Listen to what the kids are listening to…

It’s fantastic when someone I know wants to share a favourite song with me and, more so, when it’s one of my teenage daughters. I’ve watched (and listened to) their musical meanderings for many years now and I can see how their music preferences reflect their different personalities and sensibilities, or is it the other way round? One of the things I’ve learnt is that they each have their own taste and the joy is in their own discovery of a song or an artist (without me hanging around forcing Radiohead on them). We have been to quite a few gigs together, usually with them in the mosh and me up the back somewhere. The last concert was alt-j and this is the song we all hold tightly to:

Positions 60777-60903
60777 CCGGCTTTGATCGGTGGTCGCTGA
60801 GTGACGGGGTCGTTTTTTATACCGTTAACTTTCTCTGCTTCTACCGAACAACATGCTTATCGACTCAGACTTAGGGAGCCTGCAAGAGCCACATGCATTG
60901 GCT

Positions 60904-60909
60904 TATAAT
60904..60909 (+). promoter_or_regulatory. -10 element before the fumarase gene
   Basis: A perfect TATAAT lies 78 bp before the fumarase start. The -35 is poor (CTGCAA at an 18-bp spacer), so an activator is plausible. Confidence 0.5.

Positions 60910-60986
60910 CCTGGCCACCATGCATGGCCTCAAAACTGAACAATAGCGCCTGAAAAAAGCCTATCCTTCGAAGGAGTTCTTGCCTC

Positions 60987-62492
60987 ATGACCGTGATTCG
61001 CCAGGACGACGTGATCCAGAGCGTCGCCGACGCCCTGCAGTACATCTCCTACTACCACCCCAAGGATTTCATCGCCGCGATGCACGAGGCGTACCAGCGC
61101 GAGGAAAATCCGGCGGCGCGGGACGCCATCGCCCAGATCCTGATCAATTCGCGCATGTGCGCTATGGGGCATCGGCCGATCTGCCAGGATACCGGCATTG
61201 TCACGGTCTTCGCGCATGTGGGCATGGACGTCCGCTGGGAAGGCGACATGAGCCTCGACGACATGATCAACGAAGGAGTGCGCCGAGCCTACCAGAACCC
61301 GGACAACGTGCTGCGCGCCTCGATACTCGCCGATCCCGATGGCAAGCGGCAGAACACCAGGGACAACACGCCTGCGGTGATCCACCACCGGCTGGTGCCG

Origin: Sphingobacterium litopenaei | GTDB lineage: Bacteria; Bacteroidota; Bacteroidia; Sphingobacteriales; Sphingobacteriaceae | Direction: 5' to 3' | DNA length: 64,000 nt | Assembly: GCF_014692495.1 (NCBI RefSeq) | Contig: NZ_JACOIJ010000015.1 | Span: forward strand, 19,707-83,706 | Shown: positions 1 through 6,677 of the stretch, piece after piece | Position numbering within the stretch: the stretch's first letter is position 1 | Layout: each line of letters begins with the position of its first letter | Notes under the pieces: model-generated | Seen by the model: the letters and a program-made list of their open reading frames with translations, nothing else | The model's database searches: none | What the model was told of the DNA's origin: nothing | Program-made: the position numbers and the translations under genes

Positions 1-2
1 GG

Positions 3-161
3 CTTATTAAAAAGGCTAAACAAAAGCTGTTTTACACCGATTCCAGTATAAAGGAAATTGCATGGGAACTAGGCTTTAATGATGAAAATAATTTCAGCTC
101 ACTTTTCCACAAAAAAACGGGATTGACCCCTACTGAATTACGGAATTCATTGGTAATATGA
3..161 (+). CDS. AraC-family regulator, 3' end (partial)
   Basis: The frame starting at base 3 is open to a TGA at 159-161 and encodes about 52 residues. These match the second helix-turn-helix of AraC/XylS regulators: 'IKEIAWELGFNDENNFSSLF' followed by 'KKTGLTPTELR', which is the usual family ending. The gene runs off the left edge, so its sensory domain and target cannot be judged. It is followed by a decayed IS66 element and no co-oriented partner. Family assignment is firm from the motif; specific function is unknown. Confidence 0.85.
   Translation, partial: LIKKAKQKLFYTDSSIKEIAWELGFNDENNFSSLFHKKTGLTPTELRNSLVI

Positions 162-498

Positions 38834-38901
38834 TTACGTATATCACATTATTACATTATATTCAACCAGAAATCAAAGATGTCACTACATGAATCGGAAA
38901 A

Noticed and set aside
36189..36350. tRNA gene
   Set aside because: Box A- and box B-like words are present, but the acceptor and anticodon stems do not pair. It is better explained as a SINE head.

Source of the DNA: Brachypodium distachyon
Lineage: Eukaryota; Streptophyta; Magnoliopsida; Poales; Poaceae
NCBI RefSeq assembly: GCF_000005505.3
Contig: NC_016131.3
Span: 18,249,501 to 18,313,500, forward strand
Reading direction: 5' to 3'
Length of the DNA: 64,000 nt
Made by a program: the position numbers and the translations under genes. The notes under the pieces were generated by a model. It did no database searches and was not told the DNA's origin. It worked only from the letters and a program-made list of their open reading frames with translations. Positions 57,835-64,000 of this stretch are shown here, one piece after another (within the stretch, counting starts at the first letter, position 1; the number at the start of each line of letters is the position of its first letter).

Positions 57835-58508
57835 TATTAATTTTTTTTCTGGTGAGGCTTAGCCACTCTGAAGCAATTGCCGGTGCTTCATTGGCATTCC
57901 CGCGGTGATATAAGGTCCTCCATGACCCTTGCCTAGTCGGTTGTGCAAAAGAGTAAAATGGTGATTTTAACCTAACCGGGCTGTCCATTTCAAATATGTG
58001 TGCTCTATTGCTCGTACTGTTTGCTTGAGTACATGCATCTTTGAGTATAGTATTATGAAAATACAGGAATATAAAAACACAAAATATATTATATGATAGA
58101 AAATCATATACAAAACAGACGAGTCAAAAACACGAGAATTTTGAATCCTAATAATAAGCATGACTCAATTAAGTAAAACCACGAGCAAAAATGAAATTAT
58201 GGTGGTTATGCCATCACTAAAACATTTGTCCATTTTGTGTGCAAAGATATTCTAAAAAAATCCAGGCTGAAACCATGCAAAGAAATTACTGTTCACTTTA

One of the things we love are our long roadies to the mountain – usually five or so hours on a Friday night in winter. Our routine is 30 minutes of headphones and 30 of chat. There is tacit agreement to being cocooned in a car with filmic music flooding through our senses as the world whizzes by outside. It’s a given that we will all listen to this song on every road trip (and often I wonder if we’re all listening to it simultaneously):

One of the bands we love is Bombay Bicycle Club. They feature on all our playlists, so we were equally gutted when we found out they’d gone on hiatus. If you’re ever stuck with what to listen to, put one of BBC’s albums on in this order: A Different Kind of Fix; So Long, See You Tomorrow; Flaws; I Had The Blues But I Shook Them Loose: